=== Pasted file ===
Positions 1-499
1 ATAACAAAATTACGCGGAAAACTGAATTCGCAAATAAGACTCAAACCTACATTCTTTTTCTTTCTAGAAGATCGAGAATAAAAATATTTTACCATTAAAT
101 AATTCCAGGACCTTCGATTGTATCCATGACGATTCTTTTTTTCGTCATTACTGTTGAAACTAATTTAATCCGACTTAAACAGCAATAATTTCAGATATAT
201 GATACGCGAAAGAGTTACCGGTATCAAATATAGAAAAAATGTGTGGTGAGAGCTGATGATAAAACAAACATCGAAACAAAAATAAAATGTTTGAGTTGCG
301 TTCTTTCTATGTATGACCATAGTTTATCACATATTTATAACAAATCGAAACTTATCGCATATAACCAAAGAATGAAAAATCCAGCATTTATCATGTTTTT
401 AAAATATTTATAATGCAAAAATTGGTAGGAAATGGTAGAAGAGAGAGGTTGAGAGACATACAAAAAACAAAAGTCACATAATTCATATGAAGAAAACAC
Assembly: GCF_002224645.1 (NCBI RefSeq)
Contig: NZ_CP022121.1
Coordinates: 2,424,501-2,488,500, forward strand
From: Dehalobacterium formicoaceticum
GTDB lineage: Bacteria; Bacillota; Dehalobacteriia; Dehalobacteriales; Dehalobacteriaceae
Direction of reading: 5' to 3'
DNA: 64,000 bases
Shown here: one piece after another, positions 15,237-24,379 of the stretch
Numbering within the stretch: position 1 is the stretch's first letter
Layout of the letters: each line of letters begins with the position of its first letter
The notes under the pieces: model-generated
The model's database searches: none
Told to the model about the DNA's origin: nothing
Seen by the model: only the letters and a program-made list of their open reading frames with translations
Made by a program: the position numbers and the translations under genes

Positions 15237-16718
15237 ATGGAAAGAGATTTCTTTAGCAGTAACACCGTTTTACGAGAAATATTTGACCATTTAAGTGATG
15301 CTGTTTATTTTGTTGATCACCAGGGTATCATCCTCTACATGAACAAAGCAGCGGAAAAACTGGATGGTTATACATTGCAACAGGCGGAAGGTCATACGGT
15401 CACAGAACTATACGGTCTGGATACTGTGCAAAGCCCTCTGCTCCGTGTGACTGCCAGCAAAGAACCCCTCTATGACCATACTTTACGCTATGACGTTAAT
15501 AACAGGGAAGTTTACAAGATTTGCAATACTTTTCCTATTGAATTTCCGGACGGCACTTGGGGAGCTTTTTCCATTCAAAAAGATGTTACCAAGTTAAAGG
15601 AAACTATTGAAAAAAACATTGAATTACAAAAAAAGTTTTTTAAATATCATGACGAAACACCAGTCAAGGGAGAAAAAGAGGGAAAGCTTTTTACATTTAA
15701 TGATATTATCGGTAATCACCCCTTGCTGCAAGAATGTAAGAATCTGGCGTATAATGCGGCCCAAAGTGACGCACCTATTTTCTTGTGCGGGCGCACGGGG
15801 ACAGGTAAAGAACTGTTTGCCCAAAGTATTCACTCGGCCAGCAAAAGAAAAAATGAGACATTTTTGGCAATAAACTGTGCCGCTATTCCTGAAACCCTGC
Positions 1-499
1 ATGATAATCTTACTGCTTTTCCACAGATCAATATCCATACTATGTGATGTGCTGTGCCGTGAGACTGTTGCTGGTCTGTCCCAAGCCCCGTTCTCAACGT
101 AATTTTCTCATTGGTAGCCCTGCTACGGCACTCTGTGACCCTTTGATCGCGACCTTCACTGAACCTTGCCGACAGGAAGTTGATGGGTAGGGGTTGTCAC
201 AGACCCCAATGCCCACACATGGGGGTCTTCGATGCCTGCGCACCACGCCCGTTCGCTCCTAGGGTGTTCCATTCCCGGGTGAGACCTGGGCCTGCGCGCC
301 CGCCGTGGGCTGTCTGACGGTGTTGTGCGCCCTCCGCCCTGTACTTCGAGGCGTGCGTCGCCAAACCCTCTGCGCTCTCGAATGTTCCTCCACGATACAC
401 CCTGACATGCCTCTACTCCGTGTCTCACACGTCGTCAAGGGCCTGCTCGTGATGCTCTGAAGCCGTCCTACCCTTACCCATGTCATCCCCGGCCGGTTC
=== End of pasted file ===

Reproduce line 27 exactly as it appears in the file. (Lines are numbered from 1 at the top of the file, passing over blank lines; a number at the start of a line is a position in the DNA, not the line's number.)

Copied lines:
15601 AAACTATTGAAAAAAACATTGAATTACAAAAAAAGTTTTTTAAATATCATGACGAAACACCAGTCAAGGGAGAAAAAGAGGGAAAGCTTTTTACATTTAA